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‘The demand impact of the second wave is likely to be temporary’

Lokeshwarri S K Chennai | Updated on June 17, 2021

Swati Kulkarni, EVP & Fund Manager, UTI AMC

The macro indicators like the PMI, rail freight, e-way bills etc. in wave 2 are far superior than in wave 1, says Fund Manager, UTI AMC

The disconnect between stock markets and the real economy has never been starker. Even as the economy continues in the grip of the second wave, stock prices are running up, making valuations pricey. Swati Kulkarni, EVP & Fund Manager, UTI AMC, shares her view on the stock market and sectors in this interaction with Business Line.

Price earning ratio of the Sensex and the Nifty 50 are at record high both on trailing and forward basis. The RBI warned of a bubble in equity valuations. Will there be a mean reversion any time soon?

I don’t like to look at just price earning multiple because earnings tend to be much more volatile than balance sheet-led valuation multiples. Also market is an aggregation of businesses and the market valuations may not reflect opportunities in certain segments. Nonetheless, PE valuations are definitely higher, around 15 per cent, compared to long-term average. But these multiples have been higher than the average since 2017, except for the Covid-related correction last year. In terms of Price to Book-value multiple also valuation is around 10 per cent above the long-term average.

The measures taken by the government along with the liquidity provided by global central banks have been supportive for stocks globally, and in India, so far. There are expectations that growth will be sharper with normalisation of economic activities aided by the fiscal and monetary measures. From a long-term perspective, the reforms undertaken by the government., pick up in global growth, low interest rates are likely to be catalysts for growth.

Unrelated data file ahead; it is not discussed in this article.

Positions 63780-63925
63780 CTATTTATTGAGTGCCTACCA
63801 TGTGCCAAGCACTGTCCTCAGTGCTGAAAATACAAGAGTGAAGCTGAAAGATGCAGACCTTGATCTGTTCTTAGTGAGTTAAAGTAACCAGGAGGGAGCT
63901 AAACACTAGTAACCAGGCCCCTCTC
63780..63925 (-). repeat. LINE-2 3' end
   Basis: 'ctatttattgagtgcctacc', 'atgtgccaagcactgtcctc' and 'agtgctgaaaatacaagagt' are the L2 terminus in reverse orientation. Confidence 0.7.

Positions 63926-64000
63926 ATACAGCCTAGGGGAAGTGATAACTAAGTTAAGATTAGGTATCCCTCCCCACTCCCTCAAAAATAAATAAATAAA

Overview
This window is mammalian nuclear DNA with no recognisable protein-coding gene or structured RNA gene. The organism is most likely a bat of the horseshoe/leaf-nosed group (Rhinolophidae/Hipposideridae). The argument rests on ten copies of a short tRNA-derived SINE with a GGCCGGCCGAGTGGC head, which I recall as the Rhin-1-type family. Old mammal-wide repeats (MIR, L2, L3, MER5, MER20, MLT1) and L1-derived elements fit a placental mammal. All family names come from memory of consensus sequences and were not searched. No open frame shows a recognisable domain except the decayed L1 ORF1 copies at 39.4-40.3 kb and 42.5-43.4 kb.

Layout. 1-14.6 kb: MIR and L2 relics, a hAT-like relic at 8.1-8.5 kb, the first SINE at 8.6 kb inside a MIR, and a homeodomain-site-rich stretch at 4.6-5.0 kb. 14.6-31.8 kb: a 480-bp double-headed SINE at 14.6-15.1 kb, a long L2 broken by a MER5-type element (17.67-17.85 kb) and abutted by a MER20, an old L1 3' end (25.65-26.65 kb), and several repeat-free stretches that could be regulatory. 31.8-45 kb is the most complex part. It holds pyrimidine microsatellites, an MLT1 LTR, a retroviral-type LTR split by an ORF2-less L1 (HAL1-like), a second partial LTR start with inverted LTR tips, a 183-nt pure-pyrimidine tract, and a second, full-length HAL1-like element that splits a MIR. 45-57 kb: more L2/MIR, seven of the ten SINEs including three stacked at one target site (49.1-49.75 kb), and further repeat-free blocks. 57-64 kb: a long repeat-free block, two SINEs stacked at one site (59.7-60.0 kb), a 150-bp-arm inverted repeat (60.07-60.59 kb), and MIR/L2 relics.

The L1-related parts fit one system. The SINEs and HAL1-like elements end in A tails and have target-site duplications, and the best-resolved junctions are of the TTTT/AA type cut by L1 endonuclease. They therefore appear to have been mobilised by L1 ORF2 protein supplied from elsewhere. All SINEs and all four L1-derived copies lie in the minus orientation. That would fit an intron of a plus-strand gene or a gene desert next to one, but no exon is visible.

It’s difficult to say when mean reversion will happen. As I said valuations in PE terms have been expensive for a while now. If there is any disappointment on earnings growth or if the talks of monetary tightening increase (if central banks perceive structural issues in the inflation rather than the current consensus of ‘transient’), equity markets can correct. We do not, however, know, when it will happen.

The second wave of Covid-19 has dealt a blow to consumption and demand at least in the first quarter. Savings in the hands of investors is down due to medical spends. What’s your view on consumer demand for the rest of this fiscal?

Yes, there are some people in the lower strata, whose income has been affected, who may not have adequate health insurance. But there are others who are not as badly impacted by the second wave since they have income certainty. These people account for a large part of discretionary spending. So while there may be postponement the demand is not lost forever. The demand impact is likely to be temporary; that may be the reason why stock prices began moving up again as the second wave started abating.

If you compare the first and the second wave, though the second wave is more aggressive on the health side, it appears less disruptive economically, people seem to have learnt to live with this. The macro indicators like the PMI, rail freight, e-way bills etc. in wave 2 are far superior than in wave 1. So, there will be a short-term impact on consumption, but it will normalise as situation improves.

Do you expect margins of companies to come under pressure in FY22 due to rising commodity prices and lower pricing power?

Given the lockdowns and lower demands in various parts of the country, companies may be currently absorbing the input cost increases. It will gradually be passed on, but not immediately, due to which sectors such as auto, consumer durables etc. may feel the adverse impact of commodity prices, although companies holding raw material inventory can partially mitigate the adverse impact in the near term.

For the market, the impact could be offset by sectors such as oil and gas, metals, petrochemicals etc. which will witness margin expansion due to commodity price increase.